Tensions are mounting in the Middle East as the leaders of Saudi Arabia and Iran stoke a rivalry which has burned for hundreds of years.
Following the execution of Shia religious leader Sheikh Nimr al-Nimr by the Saudis, governments have sundered diplomatic links, accusations have been made and protests have filled streets.
The root of the problem is religion.
The Saudi royal family see themselves as protectors of the Sunni Muslim faith, while Iran’s clerics take the same view of themselves as leaders of the Shia Muslim faith.
The religious divide is not great, like sub-divisions of the Christian church, both sides share fundamental beliefs.
Religion hi-jacked for politics
The reality is religion has been hi-jacked by both sides as an excuse to push for more power in the region.
Sunni and Shia Muslims have lived together for hundreds of years, but now and then, sectarianism arises to mask the struggle beneath.
The sheikh was executed with more than 40 other Shia Muslims accused of terrorist activities in Saudi Arabia.
Iran also regularly executes Sunni Muslims for similar acts.
Both sides fund opposition groups within the other’s territory and sphere of influence.
Iran is thought to arm and fund Hezbollah fighters from Shia Lebanon in Sunni Syria, while Saudi Arabia and allies Jordan and United Arab Emirates take the opposite side.
Saudi Arabia is also carrying out military action in Yemen, which has a large Shia Muslim minority.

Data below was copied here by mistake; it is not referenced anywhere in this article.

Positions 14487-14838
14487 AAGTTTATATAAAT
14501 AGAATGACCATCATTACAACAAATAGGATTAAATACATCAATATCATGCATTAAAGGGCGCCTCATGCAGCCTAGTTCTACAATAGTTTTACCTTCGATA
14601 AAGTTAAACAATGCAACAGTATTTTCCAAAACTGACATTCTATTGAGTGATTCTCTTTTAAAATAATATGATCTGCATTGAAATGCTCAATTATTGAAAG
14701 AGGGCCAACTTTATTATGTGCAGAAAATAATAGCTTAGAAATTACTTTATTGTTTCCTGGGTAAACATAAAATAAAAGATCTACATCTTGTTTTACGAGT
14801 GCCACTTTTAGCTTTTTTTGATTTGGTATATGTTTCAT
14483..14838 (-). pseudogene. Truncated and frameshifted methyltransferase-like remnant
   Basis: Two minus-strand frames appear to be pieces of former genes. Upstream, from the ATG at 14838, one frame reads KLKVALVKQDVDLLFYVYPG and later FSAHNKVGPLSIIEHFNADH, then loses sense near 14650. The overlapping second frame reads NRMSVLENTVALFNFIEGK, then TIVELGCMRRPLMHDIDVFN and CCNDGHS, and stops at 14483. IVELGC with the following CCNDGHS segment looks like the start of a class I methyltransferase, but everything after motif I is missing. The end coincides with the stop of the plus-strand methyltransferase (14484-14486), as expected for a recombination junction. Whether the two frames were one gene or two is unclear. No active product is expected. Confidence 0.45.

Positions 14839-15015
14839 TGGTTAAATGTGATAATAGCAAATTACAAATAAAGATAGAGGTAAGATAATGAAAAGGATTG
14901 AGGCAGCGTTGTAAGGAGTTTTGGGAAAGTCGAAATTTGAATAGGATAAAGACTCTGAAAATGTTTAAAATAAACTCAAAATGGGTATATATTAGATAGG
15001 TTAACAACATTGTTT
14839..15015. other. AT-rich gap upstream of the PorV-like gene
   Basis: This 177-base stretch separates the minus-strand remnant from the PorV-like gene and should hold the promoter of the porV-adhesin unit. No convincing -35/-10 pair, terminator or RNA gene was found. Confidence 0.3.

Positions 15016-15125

The current disputes have bubbled for nearly 40 years, since a revolution in Iran in 1979 which saw Shia clerics wrench power from a pro-Western government.
Saudi Arabia swiftly orchestrated the formation of the Gulf Co-Operation Council (GCC), which includes the UAE, Oman, Kuwait, Bahrain and Qatar.
What happens next?
Since then, the Iran wars have seen a Shia government in Iraq, which sits between Saudi Arabia and Iran.
Another flashpoint was the recent Iranian atomic weapons stand-off with the West, which has now been resolved and seen sanctions against the country lifted.
Power, influence and money from the region’s rich oil fields are the real drivers of the disputes between the countries and what happens next is unclear.
The Middle East also splits other world powers.
Russia backs the Shia regime in Teheran, while the US and Europe stands with Saudi Arabia and the GCC nations. Both sides stop at direct conflict because they fear a backlash which could see them lose power and dominance in the region.